Prison, dungeons, blessed places where evil is impossible because they are the crossroads of all the evil in the world. One cannot commit evil in hell.
If we look at Houston, which is a very environmentally toxic place, we find that it has one of the highest levels of young men going to prison and also among the highest levels of illiteracy in the country.
Prison continues, on those who are entrusted to it, a work begun elsewhere, which the whole of society pursues on each individual through innumerable mechanisms of discipline.
It was only when I lay there on the rotting prison straw that I sensed within myself the first stirrings of good. Gradually it was disclosed to me that the line separating good and evil passes not between states nor between social classes nor between political parties, but right through every human heart, through all human hearts. And that is why I turn back to the years of my imprisonment and say, sometimes to the astonishment of those about me, bless you, prison, for having been a part of my life.
Whatever is worthy to be loved for anything is worthy of preservation. A wise and dispassionate legislator, if any such should ever arise among men, will not condemn to death him who has done or is likely to do more service than injury to society. Blocks and gibbets are the nearest objects with legislators, and their business is never with hopes or with virtues.
There are only two places in the world where time takes precedence over the job to be done. School and prison.
The best situation of all, and one frequently utilized, is for jails and prisons to allow volunteer ministers of all faiths to enter prisons and offer their services to the inmates who want them. That way, the religious needs of inmates are met but without government funds being spent.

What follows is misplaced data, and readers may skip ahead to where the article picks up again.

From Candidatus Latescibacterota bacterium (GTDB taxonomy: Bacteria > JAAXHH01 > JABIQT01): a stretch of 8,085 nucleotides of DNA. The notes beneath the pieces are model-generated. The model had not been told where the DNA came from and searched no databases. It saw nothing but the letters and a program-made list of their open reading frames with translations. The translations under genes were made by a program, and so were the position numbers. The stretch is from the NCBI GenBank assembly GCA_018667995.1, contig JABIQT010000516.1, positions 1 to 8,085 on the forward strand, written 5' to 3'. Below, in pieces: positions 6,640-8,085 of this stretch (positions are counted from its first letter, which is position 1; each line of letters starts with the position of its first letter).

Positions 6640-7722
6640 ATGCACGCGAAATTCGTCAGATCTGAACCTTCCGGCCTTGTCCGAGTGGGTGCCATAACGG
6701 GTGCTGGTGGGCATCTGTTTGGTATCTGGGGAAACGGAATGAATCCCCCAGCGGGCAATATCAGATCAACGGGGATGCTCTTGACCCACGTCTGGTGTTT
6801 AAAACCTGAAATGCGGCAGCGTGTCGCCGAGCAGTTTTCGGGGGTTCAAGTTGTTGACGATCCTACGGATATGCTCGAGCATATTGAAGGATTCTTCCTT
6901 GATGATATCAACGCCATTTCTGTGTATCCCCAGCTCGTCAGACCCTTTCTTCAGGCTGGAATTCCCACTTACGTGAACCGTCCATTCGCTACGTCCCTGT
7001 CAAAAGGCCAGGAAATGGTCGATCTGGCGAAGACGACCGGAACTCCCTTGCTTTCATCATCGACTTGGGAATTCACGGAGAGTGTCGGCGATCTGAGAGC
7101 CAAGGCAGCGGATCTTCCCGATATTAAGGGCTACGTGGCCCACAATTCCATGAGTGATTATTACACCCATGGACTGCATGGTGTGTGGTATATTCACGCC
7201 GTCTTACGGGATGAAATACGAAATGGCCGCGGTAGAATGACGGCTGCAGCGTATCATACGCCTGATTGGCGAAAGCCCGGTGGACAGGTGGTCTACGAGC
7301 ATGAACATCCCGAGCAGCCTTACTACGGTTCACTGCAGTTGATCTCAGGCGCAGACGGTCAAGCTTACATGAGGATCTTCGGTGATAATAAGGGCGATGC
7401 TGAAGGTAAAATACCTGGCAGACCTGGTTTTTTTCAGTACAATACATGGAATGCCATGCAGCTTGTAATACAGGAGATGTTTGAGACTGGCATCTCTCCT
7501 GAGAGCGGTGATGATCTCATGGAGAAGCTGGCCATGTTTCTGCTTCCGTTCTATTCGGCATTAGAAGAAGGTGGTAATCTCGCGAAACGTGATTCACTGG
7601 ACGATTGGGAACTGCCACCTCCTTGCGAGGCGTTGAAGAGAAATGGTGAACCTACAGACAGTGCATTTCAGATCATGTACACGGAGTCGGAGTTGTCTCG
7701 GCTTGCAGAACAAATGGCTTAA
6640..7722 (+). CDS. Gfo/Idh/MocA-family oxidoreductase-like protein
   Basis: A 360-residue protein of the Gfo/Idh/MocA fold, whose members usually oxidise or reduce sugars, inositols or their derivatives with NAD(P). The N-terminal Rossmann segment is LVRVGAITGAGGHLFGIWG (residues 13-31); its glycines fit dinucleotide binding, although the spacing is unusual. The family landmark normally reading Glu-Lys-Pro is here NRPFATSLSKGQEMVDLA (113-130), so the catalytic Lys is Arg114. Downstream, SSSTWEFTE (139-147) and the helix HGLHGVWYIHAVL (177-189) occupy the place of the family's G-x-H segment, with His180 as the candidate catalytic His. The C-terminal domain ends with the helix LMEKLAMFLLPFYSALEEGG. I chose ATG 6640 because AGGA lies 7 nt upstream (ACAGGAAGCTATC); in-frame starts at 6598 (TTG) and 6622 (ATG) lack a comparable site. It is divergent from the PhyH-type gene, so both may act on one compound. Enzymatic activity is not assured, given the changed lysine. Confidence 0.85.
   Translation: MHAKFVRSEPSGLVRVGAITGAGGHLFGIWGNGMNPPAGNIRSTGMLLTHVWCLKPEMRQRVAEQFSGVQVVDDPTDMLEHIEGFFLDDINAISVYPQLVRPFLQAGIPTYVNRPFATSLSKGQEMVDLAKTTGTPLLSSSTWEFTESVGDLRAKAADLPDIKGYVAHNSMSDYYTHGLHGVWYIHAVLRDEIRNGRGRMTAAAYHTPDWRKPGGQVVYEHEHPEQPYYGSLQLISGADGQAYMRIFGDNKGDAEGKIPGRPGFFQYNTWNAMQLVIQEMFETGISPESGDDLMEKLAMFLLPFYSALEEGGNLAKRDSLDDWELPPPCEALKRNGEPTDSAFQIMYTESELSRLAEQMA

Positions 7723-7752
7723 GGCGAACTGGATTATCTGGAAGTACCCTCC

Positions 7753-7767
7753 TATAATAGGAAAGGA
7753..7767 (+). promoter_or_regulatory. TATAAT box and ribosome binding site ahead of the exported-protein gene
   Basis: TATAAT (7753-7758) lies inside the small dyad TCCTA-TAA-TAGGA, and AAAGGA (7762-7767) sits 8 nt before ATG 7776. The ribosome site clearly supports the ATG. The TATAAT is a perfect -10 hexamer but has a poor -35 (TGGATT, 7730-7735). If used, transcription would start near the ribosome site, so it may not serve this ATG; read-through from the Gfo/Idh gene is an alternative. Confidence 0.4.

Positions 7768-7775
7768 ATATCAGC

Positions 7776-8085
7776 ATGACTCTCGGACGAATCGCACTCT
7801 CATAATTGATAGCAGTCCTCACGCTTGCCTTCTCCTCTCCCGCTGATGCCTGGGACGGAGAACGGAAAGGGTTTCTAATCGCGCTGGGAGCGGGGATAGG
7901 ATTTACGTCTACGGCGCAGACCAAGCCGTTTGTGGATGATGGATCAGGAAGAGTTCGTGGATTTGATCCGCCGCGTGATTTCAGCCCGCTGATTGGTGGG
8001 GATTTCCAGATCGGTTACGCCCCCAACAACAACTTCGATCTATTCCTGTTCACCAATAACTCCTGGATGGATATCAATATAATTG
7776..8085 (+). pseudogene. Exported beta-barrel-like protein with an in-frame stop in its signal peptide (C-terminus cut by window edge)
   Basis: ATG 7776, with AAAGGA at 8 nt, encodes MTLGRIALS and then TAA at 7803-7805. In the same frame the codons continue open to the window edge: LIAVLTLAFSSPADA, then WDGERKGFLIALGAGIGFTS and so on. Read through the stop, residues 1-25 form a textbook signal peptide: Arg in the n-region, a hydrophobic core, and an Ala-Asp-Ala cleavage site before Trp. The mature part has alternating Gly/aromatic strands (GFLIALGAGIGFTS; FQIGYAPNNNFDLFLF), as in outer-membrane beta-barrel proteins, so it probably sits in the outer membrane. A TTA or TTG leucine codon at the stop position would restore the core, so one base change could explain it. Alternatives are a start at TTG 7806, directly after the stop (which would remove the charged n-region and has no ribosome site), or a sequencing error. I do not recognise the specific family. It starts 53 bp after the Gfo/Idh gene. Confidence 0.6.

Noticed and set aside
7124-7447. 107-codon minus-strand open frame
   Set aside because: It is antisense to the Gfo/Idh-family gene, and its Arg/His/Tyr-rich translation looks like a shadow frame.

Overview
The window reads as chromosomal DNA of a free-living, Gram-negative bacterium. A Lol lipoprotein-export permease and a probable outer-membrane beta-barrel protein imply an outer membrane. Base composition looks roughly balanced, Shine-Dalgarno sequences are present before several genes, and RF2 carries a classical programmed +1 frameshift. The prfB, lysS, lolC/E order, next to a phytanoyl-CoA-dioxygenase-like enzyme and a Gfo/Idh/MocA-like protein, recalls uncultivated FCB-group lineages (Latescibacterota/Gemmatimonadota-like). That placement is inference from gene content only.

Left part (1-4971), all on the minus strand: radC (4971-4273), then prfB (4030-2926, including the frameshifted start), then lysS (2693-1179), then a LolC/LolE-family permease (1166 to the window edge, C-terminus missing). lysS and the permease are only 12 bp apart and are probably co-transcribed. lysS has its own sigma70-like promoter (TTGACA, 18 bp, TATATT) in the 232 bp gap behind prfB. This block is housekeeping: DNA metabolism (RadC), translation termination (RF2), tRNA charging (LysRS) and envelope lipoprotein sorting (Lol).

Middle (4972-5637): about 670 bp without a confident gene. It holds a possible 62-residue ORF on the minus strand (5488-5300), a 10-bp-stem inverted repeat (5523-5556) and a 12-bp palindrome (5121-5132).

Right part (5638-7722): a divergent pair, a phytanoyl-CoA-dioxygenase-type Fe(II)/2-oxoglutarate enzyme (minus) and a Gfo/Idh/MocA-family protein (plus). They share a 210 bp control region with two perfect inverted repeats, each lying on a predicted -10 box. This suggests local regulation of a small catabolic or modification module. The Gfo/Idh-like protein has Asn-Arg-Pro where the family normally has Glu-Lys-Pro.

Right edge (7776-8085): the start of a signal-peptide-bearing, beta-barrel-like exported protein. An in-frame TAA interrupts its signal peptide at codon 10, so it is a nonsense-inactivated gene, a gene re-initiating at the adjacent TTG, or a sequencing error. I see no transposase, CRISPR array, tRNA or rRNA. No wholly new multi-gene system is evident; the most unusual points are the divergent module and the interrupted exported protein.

If two people fight on the street, whose fault is it? Who is the criminal? It is the government’s responsibility because the government has not educated the people to not make mistakes. The people have inadequate, incompetent education, so they make mistakes! It is such a fraud.
What restrains us from killing is partly fear of punishment, partly moral scruple, and partly what may be described as a sense of humor.
Definition, rationality, and structure are ways of seeing, but they become prisons when they blank out other ways of seeing.
If it's near dinner-time, the foreman takes out his watch when the jury has retired, and says: "Dear me, gentlemen, ten minutes to five, I declare! I dine at five, gentlemen." "So do I," says everybody else, except two men who ought to have dined at three and seem more than half disposed to stand out in consequence. The foreman smiles, and puts up his watch:--"Well, gentlemen, what do we say, plaintiff or defendant, gentlemen?
To my mind, to kill in war is not a whit better than to commit ordinary murder.
Everyone is a prisoner of his own experiences. No one can eliminate prejudices - just recognize them.
Probably the only place where a man can feel really secure is in a maximum security prison, except for the imminent threat of release.